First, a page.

8. Why is the distinction important?
Animal models allow the investigation of specific forms of memory and dysfunctional neuro-components, as a way to parallel human illness. Since humans and animals have analogous brain regions with similar functions, it is helpful to the expansion of biological knowledge to investigate possible disruptions in order to understand the fundamental neuroscience.
Distinguishing egocentric and allocentric search strategies in spatial memory tests is important because:
Accuracy and integrity of experimental results would be stronger. Due to the fact that one strategy may be preferentially affected over the other, not considering the distinction has a similar effect to not measuring the effect of an unknown variable. Results may become skewed, diluted or even completely masked.
There is a potential to discover novel therapeutic targets. Coupling behavioural data with known physiological and molecular pathways underlying these search strategies could elucidate specific deficits in disease.
They can function as more precise outcome variables that can potentially be utilised in early diagnosis of cognitive impairments. Detection of subtle deficits may also be improved.
Understanding the inner workings of our brains will be advanced.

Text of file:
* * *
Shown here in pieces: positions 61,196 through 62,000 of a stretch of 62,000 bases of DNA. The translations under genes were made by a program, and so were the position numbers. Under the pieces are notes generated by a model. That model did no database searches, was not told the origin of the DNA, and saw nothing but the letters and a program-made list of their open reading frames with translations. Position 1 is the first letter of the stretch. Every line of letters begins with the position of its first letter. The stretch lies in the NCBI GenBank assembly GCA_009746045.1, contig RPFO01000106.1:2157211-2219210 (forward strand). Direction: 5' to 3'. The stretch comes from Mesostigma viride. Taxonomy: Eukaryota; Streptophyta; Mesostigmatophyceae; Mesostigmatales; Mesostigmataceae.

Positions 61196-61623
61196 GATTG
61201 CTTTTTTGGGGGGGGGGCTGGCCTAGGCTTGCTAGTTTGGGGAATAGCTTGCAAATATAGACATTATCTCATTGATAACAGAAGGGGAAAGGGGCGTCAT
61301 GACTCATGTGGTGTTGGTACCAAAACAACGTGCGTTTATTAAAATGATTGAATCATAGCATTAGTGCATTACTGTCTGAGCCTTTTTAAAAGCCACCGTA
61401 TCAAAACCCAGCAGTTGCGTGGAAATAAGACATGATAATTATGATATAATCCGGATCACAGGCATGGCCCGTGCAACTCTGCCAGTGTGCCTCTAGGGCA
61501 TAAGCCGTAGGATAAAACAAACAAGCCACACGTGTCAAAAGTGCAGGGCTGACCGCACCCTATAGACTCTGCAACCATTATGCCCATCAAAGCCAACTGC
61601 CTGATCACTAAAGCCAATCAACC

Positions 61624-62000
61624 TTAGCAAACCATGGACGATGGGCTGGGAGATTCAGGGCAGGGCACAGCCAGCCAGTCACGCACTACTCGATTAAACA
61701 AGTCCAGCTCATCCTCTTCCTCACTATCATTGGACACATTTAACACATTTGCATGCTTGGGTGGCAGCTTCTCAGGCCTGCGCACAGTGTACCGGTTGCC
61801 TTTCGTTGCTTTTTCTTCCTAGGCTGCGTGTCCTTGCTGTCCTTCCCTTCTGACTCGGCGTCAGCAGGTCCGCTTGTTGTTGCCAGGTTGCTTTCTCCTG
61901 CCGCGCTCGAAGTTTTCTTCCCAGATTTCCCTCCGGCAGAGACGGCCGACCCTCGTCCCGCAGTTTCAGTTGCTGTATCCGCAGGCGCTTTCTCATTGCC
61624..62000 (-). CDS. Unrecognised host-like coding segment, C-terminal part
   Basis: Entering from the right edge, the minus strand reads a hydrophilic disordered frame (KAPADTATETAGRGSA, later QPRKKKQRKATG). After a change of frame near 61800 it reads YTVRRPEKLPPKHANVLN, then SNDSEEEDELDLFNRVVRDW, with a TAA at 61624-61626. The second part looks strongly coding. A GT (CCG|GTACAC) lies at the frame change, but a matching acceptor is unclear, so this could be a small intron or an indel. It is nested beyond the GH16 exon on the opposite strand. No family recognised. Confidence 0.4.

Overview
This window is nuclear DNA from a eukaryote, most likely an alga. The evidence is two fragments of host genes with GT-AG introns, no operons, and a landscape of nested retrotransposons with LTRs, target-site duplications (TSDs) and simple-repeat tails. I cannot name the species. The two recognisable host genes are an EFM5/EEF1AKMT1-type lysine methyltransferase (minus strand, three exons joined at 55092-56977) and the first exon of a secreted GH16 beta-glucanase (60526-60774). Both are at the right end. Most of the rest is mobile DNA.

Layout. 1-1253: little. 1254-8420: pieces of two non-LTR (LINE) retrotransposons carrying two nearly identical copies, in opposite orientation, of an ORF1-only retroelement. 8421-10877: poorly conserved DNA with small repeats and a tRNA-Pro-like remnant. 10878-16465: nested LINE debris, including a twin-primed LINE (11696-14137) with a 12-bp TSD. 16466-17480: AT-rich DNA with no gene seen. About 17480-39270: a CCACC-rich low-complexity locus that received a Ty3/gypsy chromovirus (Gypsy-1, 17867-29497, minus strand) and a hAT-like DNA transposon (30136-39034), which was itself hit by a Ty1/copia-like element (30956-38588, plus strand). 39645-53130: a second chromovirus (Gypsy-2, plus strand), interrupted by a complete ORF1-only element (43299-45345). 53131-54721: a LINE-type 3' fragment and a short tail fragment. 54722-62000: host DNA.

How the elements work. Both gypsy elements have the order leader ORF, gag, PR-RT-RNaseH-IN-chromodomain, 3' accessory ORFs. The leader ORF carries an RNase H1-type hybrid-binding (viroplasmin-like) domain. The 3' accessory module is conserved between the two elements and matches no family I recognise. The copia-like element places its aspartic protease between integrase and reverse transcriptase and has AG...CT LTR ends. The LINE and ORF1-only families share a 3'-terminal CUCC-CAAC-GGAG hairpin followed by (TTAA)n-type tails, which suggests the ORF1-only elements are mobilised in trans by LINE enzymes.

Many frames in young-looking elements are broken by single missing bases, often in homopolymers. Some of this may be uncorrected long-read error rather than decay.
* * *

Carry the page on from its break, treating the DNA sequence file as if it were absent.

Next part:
Reviewed here is evidence supporting the distinction of egocentric and allocentric reference frames in spatial memory. These reference frames and their respective search strategies are closely related and are often used in combination when navigating. We argue that because these reference frames involve different mechanisms and they are differentially affected by experimental manipulations and disease, they should be appropriately dissociated when investigated. Rodent mazes such as the Star maze have been developed to tackle this issue by directly probing egocentric and allocentric strategies. Other, more widely used mazes such as the Y-maze and RAM are able to probe these strategies with slightly modified protocols. Open arena apparatus such as the MWM, CBM and Barnes maze can provide different insights on spatial memory performance, but an often overlooked and informative parameter is the qualitative measurement of path traces and investigation of search strategies. Not only has the investigation of search strategy been shown to be required to confirm the creation of an allocentric map, it provides a depth and breadth to understanding the cognitive processes occurring post-experimental intervention or modification. We strongly encourage and recommend the adoption of search strategy analysis and comparison between experimental groups, in order to gain the most from your data.